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Red Orchestra 2: Heroes of Stalingrad PC Game Review
Red Orchestra 2: Heroes of Stalingrad is the sequel to Tripwire Interactive’s break-out game, Red Orchestra: Ostfront 41-45. For those who missed the first installment, Red Orchestra was developed as a mod using the Unreal Engine on Unreal Tournament 2004 and won first prize in the Make Something Unreal competition sponsored by NVIDIA. Red Orchestra 2 gives gamers a chance to look at WWII from a fresh perspective. Rather than coming in as the heroic troops and storming the beach on D-Day, this first person shooter takes players to the front lines in the German-Russian clash at Stalingrad.
Red Orchestra 2 can be played in either single-player story mode or as a massively multiplayer online combat experience. In story mode, you begin as a German soldier fighting for the Axis powers (the Russian story-mode is locked until you finish the German campaign). After basic training, you are put on the front lines, fighting the Bolsheviks, and trying to cut them off from Stalingrad in order to gain tactical advantage for the Fatherland. Each mission begins with a briefing by a higher-up, telling you what your objectives are and giving you an overview of the map where you will engage the enemy. You get a list of target buildings to either capture or defend. Most of the missions put you in the shoes of a foot solider, but every so often you get to drive and command a panzer. The multiplayer version of RO2 really is massive, supporting games of up to 64 players. There are 4 game types online, and you can choose to play infantry only, mixed games and tank games.
Gameplay in Red Orchestra 2 is intense, complex and substantial. It’s clear that Tripwire’s goals are to bring players detailed and varied maps, weapons that behave true to life, and offer enough variety to keep the game interesting for a long, long time. In this FPS, you have to be aware of real physics, such as bullet spin, bullet drop, and weapon kickback. You also have to be aware of human pitfalls, such as breathing affecting your sight and aim, and the fact that dying can be a slow process. Road rage is also an issue as driving and firing from a tank is bulky and slow because, let’s face it, tanks are bulky and slow. Once you gain control of the epic number of commands, the game really opens up. RO2 gives players pretty substantial freedom in determining how to complete each mission; from the charge/surprise to the sneak/snipe, the game can be played to suit any number of play-styles.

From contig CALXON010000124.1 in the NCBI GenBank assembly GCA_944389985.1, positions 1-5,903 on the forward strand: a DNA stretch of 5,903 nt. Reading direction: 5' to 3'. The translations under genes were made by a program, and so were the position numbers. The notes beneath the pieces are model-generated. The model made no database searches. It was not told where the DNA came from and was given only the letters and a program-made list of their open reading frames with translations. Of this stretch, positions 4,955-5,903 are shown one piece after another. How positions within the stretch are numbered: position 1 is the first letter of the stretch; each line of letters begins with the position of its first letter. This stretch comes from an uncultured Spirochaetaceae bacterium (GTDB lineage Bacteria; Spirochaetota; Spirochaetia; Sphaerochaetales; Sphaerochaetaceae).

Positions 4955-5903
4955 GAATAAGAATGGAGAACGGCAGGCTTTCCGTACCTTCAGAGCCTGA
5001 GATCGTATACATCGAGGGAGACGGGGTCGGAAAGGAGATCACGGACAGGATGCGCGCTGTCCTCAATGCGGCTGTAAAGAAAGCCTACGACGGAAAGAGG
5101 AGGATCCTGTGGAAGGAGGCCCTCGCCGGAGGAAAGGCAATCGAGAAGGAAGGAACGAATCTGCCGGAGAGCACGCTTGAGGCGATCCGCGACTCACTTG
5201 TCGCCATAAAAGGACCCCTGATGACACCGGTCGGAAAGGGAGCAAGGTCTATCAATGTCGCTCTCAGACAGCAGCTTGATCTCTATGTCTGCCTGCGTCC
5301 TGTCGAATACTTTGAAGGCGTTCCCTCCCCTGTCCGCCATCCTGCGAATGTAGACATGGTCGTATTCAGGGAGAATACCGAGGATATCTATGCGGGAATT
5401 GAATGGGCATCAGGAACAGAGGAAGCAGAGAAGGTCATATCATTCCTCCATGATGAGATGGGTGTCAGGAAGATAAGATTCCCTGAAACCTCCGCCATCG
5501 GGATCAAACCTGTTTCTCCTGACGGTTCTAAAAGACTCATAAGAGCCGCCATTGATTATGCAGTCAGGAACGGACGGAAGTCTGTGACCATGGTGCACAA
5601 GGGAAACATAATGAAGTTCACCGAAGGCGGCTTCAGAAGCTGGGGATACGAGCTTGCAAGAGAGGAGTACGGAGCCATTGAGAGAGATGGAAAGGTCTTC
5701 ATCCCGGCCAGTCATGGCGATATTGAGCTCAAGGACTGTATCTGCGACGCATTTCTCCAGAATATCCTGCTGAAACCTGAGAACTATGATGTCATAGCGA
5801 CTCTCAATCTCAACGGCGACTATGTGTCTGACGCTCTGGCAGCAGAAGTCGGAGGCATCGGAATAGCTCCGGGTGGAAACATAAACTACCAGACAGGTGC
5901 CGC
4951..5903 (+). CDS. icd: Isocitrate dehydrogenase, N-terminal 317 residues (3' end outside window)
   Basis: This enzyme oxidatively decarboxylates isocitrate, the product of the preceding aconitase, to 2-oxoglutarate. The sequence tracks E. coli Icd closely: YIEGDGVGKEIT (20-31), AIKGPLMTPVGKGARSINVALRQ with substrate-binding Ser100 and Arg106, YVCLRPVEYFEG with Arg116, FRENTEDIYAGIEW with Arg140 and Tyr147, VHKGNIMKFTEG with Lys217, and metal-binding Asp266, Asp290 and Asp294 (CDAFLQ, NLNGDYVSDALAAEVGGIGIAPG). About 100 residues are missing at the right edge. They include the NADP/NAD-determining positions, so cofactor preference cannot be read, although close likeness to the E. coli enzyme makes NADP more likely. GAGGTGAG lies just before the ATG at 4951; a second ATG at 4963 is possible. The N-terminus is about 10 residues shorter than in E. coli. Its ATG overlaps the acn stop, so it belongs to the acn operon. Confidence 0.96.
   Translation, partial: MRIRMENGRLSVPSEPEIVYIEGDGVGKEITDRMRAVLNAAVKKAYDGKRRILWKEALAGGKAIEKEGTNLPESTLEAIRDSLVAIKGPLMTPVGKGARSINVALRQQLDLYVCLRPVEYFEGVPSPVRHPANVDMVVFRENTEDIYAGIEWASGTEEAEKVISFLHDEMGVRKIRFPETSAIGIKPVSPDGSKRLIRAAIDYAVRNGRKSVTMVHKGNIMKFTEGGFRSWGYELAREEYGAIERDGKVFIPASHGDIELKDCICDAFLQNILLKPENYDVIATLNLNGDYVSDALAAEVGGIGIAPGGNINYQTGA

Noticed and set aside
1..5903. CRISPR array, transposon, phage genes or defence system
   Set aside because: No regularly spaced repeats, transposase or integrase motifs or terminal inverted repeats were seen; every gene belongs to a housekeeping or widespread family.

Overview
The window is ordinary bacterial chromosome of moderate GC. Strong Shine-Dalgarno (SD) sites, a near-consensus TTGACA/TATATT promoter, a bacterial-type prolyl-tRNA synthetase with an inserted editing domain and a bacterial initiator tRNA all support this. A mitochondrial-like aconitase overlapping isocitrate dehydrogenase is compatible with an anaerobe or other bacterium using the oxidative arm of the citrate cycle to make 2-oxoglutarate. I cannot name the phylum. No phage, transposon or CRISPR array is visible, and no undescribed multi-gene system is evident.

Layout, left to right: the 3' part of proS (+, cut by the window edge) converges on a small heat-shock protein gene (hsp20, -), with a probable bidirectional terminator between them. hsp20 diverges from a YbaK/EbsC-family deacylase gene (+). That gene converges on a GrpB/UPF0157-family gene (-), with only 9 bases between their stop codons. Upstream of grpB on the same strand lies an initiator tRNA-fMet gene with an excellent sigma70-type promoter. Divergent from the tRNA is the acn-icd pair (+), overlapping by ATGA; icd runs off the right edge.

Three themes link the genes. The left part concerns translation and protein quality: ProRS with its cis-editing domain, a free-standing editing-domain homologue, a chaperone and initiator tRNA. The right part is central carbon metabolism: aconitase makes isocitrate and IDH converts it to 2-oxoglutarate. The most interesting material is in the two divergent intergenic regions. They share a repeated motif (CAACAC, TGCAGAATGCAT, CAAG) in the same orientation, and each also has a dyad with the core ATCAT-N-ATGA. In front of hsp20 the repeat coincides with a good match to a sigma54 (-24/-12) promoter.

The pros of Red Orchestra 2 are many. The guys responsible for the map environments really deserve a gold star. I’ve been watching my husband play Call of Duty: Black Ops for forever (or so it seems) and the maps look like child’s play compared to those in RO2. The maps each cover a large territory, feel very realistic, particularly in the buildings that have been recently bombed, and possess a high level of detail. Even when you’re playing in a game with 63 other players, you can find yourself completely alone in the third floor bathroom or sniping from a fifth floor fire escape. Earlier I mentioned that dying can take time, which is actually an awesome game effect; as you slip into the twilight, you can still shoot anyone who happens to stumble across your path. The game also shines because it is playable for any skill level, allowing new players a chance to succeed while posing real challenges to FPS veterans.
I’m not going to lie; I’m Jewish and being forced to play through Red Orchestra 2 as a Nazi before I could play as a Russian felt pretty traitorous. It got worse when, between mission chapters, I had to watch happy pictures and clips from propaganda in support of the Nazi party and the Führer. I’m also going to have to say that the number of commands and certain non-intuitive programming is often more of a stumbling block than a success for the game. For example, if you crouch, you’re stuck until you un-crouch, even if, say, you jump up and over a wall. The same bombardment of options is also frustrating for missions which require you to command a tank. The realism of the tank design is great, but there are simply too many positions available within the tank and too many commands for each position to make it fun.
Overall, I see Red Orchestra 2: Heroes of Stalingrad being the go-to FPS for the more methodical and strategy oriented gamers with patience and a penchant for history. I think that for gamers who are used to the modern combat, cross-hairs on your screen, high action set-up, this would be interesting for the sake of comparison, but it won’t have the longevity of Counterstrike or Call of Duty.